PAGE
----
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High Performance & Scientific Computing

User Guide

The Archiving process

It is important to remember that UT-STorR is an archive, not a backup system or an HSM (Heirarchical Storage Manager). Please read the Access and Login page first.

UT-StorR replication policies

UT-StorR offers two different replication policies, “onecopy” and “twocopy”. These refer to the number of individual tapes that the data will reside on once migrated. Onecopy is the default selection and should be fine for most use cases. Twocopy is for extra redundancy in case of mechanical tape malfunctions. Good use cases for twocopy is research data that would have substantial costs or be impossible to reacquire.

Curating data for archiving

Preparing your data

UT-StorR is designed for the storage, retrieval, and sharing of primary data. Examples of this would be raw genomic sequences, raw microscope images, survey responses, labeled image sets, etc. Many project groups put shared resources like Python virtual environments, R packages, etc. into their shared directories to process their data. Those shared packages do not need to be archived. Instead, create a a list of required packages or instructions on how to replicate the processing environment to be stored in the archive directory.

Data structure

Tape archives are designed to work with fewer, larger files. Recommended sizes for files on UT-StorR are in the 20-200GB range per file, with an allowable range of 1GB to 1TB. Figure 1 shows the origin of this recommendation, as very large files (>2TB) can cause a tape drive to be occupied for an extended time which will cause congestion issues. If a researcher has files that are more than 1TB, please contact us and we will help develop a solution.

Size of FileTime
1 GB2.5 sec
20 GB1 min
200 GB10 min
1TB45 min
2 TB1.5 hr
8TB5.5 hr
Figure 1: Approximate latency for recalling a file

Many small files can be accumulated into a single file via the UNIX “tar” command:

$ tar -cpzf name.tar.gz <directory>.

We also recommend that the tar files are compressed with gzip, zstd, etc. Before tar’ing up and compressing the files to be archived, we suggest creating a checksum file that contains cryptographic checksums of all the files in the particular archive file. This can be accomplished by the UNIX ‘find’ command:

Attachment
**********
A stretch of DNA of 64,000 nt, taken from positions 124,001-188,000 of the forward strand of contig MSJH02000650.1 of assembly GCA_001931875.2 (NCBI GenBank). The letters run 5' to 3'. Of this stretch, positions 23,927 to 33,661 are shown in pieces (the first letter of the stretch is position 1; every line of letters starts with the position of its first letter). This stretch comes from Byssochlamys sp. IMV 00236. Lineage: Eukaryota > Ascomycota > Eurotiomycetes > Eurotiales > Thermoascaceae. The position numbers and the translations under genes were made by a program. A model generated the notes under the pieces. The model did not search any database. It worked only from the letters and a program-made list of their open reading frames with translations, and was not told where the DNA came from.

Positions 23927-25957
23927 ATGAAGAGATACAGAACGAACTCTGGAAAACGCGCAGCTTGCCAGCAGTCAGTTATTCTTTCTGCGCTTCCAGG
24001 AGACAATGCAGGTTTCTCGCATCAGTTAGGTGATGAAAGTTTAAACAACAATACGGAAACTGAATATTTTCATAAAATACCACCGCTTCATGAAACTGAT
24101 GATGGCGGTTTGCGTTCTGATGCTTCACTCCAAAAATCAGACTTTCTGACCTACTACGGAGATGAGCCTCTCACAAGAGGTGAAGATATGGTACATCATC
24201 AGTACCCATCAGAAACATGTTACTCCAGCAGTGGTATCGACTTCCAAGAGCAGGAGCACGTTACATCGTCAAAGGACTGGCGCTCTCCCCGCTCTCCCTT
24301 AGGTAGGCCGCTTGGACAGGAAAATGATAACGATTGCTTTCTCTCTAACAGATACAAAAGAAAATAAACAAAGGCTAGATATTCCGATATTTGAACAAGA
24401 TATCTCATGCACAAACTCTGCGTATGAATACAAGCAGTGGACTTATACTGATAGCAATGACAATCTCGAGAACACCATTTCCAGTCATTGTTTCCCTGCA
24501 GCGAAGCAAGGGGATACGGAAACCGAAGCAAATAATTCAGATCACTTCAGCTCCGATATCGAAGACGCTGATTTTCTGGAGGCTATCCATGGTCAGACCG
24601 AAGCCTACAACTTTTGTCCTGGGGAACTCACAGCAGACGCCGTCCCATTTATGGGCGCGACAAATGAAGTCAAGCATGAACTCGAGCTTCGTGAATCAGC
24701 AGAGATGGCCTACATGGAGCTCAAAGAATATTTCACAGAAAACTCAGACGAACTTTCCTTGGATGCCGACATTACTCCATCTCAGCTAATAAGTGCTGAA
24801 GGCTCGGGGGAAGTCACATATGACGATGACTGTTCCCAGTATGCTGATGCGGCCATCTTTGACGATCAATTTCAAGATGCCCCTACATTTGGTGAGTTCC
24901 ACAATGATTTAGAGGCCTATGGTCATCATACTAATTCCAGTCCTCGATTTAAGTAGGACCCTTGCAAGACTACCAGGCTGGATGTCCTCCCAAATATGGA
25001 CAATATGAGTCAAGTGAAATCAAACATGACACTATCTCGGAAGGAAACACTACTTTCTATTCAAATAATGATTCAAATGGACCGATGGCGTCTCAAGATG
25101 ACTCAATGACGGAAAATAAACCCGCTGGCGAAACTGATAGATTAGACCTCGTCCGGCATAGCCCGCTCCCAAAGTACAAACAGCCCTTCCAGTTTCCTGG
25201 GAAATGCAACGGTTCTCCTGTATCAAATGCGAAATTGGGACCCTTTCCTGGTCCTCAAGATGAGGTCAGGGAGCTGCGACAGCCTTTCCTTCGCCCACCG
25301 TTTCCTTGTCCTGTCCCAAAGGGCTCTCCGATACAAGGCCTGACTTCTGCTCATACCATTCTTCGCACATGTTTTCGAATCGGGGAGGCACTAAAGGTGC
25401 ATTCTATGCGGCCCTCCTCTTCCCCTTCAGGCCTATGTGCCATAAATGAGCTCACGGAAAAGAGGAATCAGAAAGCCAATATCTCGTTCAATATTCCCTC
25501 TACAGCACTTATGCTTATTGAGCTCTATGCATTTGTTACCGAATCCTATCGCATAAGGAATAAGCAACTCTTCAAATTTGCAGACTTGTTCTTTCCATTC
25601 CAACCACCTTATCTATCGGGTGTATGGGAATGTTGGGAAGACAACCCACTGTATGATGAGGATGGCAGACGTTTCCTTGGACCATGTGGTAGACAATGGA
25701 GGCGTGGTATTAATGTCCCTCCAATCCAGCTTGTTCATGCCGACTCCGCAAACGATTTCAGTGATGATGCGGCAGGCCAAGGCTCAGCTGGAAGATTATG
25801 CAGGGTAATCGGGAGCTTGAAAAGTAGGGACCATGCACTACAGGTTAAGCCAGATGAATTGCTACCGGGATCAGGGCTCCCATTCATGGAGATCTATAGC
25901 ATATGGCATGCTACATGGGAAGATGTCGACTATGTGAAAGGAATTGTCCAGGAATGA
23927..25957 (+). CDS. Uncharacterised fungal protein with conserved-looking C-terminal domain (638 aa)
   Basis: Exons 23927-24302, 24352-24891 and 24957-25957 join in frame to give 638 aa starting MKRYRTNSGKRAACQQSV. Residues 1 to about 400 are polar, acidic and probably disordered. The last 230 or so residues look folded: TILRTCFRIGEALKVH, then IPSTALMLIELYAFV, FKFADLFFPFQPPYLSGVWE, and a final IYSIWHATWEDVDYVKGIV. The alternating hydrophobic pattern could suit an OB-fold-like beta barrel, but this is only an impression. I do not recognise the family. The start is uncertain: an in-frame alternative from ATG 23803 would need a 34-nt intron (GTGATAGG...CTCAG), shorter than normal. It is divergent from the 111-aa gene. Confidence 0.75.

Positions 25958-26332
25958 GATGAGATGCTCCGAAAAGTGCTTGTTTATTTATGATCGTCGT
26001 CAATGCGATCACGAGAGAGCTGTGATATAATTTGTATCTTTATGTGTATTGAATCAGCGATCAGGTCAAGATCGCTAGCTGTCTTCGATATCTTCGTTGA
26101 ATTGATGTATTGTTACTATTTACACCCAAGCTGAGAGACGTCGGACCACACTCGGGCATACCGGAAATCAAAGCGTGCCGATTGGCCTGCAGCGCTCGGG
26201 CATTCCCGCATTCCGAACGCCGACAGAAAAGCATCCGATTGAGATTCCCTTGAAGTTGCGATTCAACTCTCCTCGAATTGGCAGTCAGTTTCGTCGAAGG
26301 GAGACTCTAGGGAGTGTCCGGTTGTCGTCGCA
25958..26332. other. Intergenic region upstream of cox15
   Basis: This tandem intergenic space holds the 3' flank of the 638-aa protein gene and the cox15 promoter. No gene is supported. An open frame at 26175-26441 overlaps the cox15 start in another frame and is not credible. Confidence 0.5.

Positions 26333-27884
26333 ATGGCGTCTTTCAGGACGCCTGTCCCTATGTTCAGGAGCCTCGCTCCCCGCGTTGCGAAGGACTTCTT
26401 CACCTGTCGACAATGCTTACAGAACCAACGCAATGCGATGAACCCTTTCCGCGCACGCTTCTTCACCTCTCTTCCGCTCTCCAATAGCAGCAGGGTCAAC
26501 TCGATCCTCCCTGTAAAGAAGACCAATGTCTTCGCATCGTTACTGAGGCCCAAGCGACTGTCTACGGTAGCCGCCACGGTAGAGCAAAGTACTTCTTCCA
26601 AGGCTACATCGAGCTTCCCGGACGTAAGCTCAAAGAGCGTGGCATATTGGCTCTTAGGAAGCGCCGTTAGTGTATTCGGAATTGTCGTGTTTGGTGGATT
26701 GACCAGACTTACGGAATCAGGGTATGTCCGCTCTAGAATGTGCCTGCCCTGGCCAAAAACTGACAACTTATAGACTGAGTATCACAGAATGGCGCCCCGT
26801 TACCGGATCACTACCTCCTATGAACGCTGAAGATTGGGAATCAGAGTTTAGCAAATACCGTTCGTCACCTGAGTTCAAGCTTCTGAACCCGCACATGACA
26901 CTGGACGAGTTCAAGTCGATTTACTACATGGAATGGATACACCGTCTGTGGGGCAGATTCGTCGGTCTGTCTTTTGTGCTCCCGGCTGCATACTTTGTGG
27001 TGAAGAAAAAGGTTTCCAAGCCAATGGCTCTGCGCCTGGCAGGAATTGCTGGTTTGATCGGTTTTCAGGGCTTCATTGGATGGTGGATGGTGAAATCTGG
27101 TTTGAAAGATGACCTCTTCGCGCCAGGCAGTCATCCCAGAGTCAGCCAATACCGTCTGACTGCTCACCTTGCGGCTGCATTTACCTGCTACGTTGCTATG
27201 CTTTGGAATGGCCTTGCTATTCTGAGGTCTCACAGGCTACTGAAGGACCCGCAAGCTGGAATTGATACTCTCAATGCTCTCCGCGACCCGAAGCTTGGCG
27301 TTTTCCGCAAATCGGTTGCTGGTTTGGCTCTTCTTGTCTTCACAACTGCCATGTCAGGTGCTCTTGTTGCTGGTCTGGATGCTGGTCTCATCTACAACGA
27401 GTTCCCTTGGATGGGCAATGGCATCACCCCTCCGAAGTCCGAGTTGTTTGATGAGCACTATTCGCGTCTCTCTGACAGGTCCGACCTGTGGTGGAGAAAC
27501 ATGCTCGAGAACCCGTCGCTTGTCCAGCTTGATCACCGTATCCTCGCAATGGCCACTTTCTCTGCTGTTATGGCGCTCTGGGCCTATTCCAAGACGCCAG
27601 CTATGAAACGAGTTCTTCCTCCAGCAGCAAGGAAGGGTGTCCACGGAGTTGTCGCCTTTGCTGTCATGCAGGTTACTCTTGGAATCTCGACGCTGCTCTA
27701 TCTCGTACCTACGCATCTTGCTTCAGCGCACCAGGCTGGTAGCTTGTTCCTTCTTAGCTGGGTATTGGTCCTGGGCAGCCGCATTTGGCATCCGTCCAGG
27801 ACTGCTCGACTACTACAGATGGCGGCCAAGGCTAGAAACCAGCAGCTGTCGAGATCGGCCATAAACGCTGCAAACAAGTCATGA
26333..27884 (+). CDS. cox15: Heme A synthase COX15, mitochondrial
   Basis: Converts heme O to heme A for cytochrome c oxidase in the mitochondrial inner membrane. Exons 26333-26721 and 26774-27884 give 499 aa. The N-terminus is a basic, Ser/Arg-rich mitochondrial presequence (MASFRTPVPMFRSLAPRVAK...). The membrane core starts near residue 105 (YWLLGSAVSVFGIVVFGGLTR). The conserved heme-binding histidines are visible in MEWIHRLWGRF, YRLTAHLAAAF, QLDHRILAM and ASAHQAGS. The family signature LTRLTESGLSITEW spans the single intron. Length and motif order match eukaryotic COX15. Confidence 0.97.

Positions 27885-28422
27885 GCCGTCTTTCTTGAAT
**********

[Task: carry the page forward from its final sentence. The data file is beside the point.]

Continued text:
$ find <directory> -type f -exec sha1sum {} \; > checksums.sha1

If a user already has a large file (e.g. 10GB genomic sequence) it is acceptable to place that file on the archive with a README description and checksum the single file. It is not necessary to compress that file into a tarball when moving to the archive. For example:

$ sha1sum 10gb_file > /lustre/utstorr/research-onecopy/<projectdir>/10gb_file.sha1
$ mv 10gb_file /lustre/utstorr/research-onecopy/<projectdir>/

We also highly suggest that research groups create READMEs for each directory of files that they have archived. These files should be descriptive enough that someone at a later date should be able to identify exactly which archived filesets they want to recall without needing to recall a file, un-archive, and peruse the contents. UT-StorR may also fully offline the archived files after a time, so that the only visible files are the READMEs themselves!

An example README template is provided here (UT login required). The same README template is also provided at /lustre/utstorr/examples, along with a list of common archiving and checksum commands.

The migration to tape is fully automated via DMF policies. UT-StorR will migrate off to tape any file that is idle for more than 24 hours. This gives some leeway in organizing the archived directories, but we recommend that the directory structure and READMEs be prepped before being put to UT-STorR.


Sharing of the archived data is performed through Globus. PIs that wish to set up a share of their archived data can do so by submitting a UT-StorR service request here.